In a decisive move towards a sustainable future, Western Australia (WA) is poised to implement a groundbreaking e-waste landfill ban this year, marking a pivotal moment in the state's commitment to environmental stewardship. The comprehensive ban, a result of an inclusive public consultation process concluded last November, encompasses a diverse array of electrical and electronic items, including household essentials such as televisions, mobile phones, computer screens, data storage, refrigerato…
10th anniversary of the adoption of Minamata
October 2023 marked the 10th anniversary of the adoption of the Minamata Convention.  A deal that showed the importance of international diplomacy when it comes to supporting environmental and health issues.  It should be noted there are now 147 parties that have ratified the agreement.  The agreement calls for countries to phase out mercury use in products.  As well as that the agreement seeks to ban the opening of new mercury mines, and limit mercury emission into the environment.  Australia w…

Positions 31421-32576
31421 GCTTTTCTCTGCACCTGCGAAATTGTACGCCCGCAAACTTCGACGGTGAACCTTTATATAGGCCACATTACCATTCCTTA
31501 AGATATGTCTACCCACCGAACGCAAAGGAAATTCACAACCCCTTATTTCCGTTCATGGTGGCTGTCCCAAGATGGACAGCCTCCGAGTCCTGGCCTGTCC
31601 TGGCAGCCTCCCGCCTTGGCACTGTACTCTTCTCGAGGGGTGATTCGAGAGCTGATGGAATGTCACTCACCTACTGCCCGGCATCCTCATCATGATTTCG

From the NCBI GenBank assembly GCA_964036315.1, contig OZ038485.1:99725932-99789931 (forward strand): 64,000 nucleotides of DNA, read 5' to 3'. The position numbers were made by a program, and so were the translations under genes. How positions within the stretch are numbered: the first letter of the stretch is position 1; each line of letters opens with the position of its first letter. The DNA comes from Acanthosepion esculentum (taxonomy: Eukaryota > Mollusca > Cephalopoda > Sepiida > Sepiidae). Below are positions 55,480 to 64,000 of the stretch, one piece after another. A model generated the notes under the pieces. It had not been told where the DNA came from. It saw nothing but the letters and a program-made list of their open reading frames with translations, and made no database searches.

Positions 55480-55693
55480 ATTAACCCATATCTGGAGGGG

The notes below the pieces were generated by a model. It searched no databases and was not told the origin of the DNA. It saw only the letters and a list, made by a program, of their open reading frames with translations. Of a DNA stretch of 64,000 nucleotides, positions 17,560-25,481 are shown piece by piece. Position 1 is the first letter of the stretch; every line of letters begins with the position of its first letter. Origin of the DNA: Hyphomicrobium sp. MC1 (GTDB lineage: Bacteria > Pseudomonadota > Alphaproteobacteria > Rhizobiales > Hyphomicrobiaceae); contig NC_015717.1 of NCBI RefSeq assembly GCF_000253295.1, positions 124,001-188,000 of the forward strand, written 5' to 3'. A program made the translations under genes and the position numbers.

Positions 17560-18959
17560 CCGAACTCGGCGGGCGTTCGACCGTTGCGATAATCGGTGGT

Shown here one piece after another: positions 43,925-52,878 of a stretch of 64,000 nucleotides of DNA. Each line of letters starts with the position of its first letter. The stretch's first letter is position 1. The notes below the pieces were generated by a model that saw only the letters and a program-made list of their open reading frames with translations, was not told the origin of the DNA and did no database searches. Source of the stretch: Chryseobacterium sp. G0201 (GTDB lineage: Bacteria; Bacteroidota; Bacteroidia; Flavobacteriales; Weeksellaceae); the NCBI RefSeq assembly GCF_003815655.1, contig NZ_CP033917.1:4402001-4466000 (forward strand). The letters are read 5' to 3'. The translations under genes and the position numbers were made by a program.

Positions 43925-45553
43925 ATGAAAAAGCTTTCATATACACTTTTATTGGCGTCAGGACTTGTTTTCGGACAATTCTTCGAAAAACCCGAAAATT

Global changes in supply and demand
With the introduction of the Minamata convention there is a need to understand the global changes in supply and demand for mercury.  Current estimates suggest a downward trend in both supply and demand.  The supply of mercury from primary mining has not decreased as much as initially expected.  Indeed, mercury recovery from by-products of nonferrous production has not yet been implemented extensively.   Currently Japan’s small amount of mercury is exported after being refined. In response to an …
e-waste impact continues to grow
Without a doubt the impact of e-waste continues to grow with its significant impact on the environment.     Indeed, only 12% of the nation’s computers are recycled. At this time, Australia is the fourth highest generator of e-waste per capita in the world.  Poorly managed e-waste means heavy metals and hazardous waste such as lead, mercury, cadmium, and brominated flame retardants leak into the environment.  Clearly, the risks of data leaks are also increased if the device’s storage aren't caref…
Mercury Batch distiller